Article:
When Gaoki Lee earns her bachelor's degree in information systems from UW-Eau Claire this month, she will take something else with her that she has found just as valuable — a second family of friends and supporters in the Office of Multicultural Affairs.
"Whether I needed advice or a helping hand, the Office of Multicultural Affairs (OMA) was a support system I always knew would be there for me," Lee said in her senior-slide-show photo submission. "The space that they provided allowed me to be safe with other peers who knew what I was going through. Thank you, OMA."
Sentiments like Lee's are quite common among graduates who have taken part in the services and resources offered by OMA, who have become part of the OMA family. We asked Lee to share a few specific memories about exactly how the program accomplishes this goal of making students feel safe, welcome and supported.
"I started making use of OMA services right away when I arrived at UWEC, after hearing about it during Blugold Beginnings Jump-Start," Lee recalled. "All the OMA staff were very helpful. It didn't matter who I went to. They felt like family because they made sure to greet me by name, went out of their way to speak with me, and most of all, supported me. I tried to attend as many OMA events as I could, and I can attest that each one was not only fun but also educational.
Lee says that OMA's Multicultural Leadership Retreat is a favorite event to attend. Going to Camp Manitou in New Auburn with her multicultural peers allowed Lee to meet new friends while learning more about racial and cultural identity and the impact it has on student life.
"At the retreat, we did a lot of activities about identity," Lee said. "One that I remember was where we were all blindfolded and told to form a square with the rope in our hands. Associate director of OMA Charles Vue, who was facilitating this activity, then took blindfolds off random students who could then verbally cue the rest of the students who were still blindfolded. By doing this exercise, we learned about privilege and how we can dismantle privilege by helping those who are at a disadvantage."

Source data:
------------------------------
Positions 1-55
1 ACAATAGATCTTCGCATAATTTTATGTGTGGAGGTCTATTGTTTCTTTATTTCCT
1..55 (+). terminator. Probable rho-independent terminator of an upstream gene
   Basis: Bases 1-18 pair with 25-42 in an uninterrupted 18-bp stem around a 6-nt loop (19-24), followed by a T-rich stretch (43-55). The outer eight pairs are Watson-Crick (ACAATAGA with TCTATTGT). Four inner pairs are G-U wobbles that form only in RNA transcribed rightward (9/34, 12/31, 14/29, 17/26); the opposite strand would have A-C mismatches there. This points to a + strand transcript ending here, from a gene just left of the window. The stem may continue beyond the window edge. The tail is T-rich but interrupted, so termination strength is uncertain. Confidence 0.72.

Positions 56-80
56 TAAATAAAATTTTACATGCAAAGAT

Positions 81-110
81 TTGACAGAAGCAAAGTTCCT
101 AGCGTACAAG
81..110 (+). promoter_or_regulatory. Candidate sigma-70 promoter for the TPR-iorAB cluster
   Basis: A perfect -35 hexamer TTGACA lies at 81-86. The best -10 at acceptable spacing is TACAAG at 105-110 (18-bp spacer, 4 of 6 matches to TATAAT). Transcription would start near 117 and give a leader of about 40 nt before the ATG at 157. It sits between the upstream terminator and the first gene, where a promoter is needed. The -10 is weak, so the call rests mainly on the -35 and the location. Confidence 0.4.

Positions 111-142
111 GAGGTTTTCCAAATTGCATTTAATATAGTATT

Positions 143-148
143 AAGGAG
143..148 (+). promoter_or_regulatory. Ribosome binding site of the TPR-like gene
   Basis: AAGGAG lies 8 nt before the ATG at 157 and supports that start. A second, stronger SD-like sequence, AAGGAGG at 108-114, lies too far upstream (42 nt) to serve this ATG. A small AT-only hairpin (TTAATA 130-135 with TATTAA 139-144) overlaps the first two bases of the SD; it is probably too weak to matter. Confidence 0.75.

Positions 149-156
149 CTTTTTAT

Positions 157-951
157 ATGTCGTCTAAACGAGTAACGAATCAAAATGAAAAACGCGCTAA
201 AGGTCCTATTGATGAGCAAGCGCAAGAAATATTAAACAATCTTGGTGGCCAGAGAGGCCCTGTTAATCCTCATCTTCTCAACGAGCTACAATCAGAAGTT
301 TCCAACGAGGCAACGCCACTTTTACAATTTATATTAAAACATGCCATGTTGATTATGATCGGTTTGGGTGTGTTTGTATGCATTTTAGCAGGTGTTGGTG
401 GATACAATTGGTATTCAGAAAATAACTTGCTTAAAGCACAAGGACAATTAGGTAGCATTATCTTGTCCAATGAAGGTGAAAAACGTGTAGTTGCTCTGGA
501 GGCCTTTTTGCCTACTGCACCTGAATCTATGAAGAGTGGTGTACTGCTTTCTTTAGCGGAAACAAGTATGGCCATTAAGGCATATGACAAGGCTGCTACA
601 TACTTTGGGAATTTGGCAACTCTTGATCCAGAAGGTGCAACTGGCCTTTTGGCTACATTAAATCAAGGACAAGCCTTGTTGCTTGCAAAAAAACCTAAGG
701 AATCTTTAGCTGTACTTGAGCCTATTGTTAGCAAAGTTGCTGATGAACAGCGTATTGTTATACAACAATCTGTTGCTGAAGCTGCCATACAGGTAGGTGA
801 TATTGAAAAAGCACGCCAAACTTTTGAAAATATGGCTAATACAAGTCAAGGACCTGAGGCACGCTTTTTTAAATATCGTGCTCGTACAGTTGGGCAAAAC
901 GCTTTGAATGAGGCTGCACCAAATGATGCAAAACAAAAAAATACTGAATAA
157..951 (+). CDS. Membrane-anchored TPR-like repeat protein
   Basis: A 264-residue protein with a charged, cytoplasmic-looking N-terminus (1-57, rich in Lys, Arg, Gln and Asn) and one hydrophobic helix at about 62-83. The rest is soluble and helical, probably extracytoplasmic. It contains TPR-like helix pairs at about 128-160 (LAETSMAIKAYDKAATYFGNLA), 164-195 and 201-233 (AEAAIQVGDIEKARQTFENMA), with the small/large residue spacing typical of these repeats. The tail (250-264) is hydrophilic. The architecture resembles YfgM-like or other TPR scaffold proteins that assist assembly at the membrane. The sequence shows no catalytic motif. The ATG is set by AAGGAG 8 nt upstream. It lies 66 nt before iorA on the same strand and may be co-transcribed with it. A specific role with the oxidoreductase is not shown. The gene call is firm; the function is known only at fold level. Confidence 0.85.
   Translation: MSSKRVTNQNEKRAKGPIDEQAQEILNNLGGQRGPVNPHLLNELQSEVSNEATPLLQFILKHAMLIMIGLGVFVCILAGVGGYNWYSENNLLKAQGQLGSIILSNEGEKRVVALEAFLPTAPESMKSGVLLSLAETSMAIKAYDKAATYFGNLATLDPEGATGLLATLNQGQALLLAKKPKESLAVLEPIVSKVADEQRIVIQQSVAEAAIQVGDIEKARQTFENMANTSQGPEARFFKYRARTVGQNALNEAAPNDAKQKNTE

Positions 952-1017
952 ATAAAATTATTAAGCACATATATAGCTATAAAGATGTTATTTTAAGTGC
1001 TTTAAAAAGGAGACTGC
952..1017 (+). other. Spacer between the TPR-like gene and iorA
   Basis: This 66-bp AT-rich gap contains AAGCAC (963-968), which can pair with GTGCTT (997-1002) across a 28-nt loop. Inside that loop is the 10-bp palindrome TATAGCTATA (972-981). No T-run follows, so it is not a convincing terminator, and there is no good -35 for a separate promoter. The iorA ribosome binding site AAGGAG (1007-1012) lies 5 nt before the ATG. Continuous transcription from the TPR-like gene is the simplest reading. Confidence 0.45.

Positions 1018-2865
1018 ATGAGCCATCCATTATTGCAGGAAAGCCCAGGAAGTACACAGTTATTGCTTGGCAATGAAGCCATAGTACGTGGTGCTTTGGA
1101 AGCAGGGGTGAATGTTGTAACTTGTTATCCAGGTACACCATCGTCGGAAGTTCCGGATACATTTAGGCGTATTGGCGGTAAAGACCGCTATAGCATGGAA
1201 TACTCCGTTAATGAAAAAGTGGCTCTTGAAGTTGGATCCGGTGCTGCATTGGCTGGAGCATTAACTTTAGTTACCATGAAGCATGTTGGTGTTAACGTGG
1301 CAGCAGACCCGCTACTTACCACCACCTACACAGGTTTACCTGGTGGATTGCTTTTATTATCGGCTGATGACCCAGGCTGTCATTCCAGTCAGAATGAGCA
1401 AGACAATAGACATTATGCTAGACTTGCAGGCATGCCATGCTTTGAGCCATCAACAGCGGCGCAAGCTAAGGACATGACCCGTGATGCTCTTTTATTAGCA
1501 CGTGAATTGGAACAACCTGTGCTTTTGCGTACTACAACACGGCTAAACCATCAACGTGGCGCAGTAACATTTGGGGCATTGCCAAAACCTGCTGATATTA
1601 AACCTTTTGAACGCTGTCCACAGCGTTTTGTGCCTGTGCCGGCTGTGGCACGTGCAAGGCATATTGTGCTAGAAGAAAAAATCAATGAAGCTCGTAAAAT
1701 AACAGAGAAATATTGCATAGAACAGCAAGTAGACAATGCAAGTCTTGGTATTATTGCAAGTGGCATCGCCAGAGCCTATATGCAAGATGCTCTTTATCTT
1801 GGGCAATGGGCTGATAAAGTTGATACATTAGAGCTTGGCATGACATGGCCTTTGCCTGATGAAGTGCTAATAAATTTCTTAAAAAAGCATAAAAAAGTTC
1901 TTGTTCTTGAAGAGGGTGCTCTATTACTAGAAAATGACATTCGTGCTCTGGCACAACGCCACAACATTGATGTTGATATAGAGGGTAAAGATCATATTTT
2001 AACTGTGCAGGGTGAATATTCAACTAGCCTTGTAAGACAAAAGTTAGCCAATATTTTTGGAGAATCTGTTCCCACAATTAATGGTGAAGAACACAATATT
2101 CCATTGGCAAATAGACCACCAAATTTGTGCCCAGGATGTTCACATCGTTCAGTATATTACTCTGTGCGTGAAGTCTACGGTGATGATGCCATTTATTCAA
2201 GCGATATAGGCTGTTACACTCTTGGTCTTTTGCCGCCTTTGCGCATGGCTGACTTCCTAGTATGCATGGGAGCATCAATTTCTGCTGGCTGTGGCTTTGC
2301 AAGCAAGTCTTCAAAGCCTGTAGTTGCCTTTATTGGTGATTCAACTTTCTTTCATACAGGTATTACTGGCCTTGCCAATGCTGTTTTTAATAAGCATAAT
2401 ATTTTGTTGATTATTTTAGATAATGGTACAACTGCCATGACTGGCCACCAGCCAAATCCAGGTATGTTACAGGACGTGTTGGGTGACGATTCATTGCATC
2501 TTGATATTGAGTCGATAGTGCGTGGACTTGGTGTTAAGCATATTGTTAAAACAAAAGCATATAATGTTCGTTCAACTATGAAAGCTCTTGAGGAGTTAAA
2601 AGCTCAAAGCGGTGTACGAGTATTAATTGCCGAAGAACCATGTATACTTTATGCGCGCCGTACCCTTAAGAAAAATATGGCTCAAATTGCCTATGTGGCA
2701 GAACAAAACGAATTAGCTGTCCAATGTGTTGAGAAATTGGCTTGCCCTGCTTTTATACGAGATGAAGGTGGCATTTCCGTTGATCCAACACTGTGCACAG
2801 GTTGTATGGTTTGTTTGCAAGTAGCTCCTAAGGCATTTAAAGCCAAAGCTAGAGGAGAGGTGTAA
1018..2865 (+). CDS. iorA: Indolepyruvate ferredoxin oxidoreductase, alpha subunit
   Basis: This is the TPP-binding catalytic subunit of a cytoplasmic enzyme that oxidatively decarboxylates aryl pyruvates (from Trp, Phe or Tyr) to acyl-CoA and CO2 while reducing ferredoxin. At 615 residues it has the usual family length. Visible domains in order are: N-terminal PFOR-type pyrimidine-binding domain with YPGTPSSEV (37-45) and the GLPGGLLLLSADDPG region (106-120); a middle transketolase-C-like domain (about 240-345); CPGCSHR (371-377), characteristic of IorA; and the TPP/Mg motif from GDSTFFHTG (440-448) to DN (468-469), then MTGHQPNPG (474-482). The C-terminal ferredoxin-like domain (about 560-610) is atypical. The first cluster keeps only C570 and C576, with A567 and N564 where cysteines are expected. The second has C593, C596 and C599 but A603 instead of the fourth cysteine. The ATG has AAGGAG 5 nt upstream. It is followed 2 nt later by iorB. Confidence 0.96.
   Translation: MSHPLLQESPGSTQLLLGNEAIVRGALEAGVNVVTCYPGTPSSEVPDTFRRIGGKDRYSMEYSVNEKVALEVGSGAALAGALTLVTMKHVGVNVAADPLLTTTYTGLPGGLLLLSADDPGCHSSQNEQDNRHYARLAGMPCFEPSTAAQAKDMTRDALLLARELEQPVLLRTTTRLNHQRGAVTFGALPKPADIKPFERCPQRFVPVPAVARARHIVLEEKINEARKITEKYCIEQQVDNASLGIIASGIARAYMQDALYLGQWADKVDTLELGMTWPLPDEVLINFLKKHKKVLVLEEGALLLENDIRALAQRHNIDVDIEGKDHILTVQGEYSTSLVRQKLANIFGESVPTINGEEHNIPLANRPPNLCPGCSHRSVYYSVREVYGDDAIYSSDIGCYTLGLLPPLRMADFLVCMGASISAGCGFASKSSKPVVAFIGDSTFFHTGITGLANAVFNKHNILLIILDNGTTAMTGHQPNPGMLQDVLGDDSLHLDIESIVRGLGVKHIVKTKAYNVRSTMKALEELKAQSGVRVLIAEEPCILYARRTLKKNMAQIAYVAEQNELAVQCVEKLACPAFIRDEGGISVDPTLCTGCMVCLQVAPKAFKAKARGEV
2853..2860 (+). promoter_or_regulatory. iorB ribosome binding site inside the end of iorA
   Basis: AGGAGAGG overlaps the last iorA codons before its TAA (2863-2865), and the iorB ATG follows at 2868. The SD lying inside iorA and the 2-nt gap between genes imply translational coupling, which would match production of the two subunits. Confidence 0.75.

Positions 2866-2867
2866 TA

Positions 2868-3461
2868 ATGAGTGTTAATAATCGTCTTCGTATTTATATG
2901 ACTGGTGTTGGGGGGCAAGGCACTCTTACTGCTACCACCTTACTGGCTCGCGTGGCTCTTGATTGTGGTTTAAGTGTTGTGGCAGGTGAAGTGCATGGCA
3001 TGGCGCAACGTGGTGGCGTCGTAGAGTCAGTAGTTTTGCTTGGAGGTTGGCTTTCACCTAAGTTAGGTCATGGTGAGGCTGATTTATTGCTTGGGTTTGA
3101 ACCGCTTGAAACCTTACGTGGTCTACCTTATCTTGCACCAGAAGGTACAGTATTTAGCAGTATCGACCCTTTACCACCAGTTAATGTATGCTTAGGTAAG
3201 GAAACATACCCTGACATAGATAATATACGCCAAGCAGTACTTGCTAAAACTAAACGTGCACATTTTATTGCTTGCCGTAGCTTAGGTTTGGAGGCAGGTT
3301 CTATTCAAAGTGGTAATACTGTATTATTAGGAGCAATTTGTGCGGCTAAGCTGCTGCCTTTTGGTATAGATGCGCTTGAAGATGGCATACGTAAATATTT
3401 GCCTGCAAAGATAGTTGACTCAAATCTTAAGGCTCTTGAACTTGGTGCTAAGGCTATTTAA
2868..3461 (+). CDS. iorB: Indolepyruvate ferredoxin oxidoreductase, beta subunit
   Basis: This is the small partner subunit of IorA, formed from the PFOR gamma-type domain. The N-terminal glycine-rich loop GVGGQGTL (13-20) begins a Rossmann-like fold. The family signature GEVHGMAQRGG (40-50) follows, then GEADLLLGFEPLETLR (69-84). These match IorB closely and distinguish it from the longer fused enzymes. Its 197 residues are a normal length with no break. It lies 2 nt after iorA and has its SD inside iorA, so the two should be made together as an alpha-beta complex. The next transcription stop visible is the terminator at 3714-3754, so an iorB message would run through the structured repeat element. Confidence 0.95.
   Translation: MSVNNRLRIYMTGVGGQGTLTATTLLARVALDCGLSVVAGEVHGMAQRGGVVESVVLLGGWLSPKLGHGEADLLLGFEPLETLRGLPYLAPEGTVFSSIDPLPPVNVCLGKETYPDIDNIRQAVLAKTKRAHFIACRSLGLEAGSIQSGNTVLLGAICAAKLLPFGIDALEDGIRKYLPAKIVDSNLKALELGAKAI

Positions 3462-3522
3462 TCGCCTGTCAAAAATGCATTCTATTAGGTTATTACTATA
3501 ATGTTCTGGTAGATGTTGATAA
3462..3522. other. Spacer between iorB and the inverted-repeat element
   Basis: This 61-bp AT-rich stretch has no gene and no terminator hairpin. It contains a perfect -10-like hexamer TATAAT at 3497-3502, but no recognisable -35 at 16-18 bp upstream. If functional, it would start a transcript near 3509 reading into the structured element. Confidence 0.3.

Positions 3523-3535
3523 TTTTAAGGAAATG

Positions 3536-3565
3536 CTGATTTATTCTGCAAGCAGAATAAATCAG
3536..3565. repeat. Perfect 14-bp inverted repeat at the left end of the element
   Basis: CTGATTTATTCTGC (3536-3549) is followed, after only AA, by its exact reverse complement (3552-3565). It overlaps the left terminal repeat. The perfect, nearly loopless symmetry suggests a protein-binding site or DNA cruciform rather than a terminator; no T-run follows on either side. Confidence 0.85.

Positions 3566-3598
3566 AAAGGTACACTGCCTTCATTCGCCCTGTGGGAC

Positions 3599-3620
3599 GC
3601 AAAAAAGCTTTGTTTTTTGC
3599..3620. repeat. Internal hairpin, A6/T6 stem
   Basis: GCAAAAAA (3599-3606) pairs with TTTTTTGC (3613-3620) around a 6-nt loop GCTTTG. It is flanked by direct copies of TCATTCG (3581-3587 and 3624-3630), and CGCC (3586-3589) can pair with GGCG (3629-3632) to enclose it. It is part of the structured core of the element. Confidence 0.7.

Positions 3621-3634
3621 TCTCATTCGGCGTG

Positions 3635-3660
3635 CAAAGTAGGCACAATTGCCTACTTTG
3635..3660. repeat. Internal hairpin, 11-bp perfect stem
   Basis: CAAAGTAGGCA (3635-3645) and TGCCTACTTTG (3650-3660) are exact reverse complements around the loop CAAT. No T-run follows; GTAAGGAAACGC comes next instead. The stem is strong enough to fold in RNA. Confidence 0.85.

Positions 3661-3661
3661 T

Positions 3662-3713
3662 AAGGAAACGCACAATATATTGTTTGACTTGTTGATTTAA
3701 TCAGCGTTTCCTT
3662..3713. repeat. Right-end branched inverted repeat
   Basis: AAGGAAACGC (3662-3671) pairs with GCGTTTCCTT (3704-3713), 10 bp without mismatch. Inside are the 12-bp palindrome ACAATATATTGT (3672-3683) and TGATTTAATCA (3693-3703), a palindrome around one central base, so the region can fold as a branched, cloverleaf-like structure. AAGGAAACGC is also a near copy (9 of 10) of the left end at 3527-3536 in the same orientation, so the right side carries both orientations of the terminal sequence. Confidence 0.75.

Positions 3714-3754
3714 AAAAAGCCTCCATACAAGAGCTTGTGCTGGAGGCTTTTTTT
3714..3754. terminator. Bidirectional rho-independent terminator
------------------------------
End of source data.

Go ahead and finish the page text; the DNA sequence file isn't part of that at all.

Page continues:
Another retreat activity that made a strong impression on Lee was a large-group discussion among all the participants, each talking about their own identity struggles in a safe environment.
"It was an eye-opener for me to hear it firsthand from each individual and connect with them on a more personal level," she said. "Hearing their unique experiences as people of color helped me understand on a deeper level how critical it is for us to stand together and fight back against the impact of privilege. It also showed me that it's not about who has experienced more racism, but about how we all experience it differently."
Vue, who established the Multicultural Leadership Retreat for students of color, is pleased to know that students like Lee are gaining the types of outcomes he had hoped the experiences would bring.
"My personal experiences as a student at UWEC were the source of inspiration for leading the retreat the way we currently do," Vue said. "My most profound memories in college were my interactions with faculty, staff and other students; I joined many of OMA’s student leadership retreats and conferences with other students of color. Those experiences help me grow socially and personally. Since joining the UWEC staff, I have worked to provide current students access to events like the retreat which offers opportunities to create a relevant community of support, strong social bonds and networking with people like themselves."
As such a strong proponent of OMA and the services they offer students of color, Lee has some hopes for the future of the program and ways she believes could even further the great support the office provides.
"I see ways that the campus can help OMA in their mission to support students of color through more funding, more collaboration with other student support offices and creating ways for OMA to work more directly with professors to ensure faculty know what's happening in the diverse communities."
Lee has been using the "Safer-at-Home" time to focus on her job search in her hometown of Appleton. She is hoping to find a position in the business analytics field, but also will be well qualified for information technology positions.
Top photo caption: Gaoki Lee, wearing a striped shirt, attended the Asian Pacific Islander Heritage Month festival with a group of DeLong Middle School students she mentored through the Blugold Beginnings program. The girls performed among the many dancers at the event.
Take a look inside the OMA Fall Leadership Retreat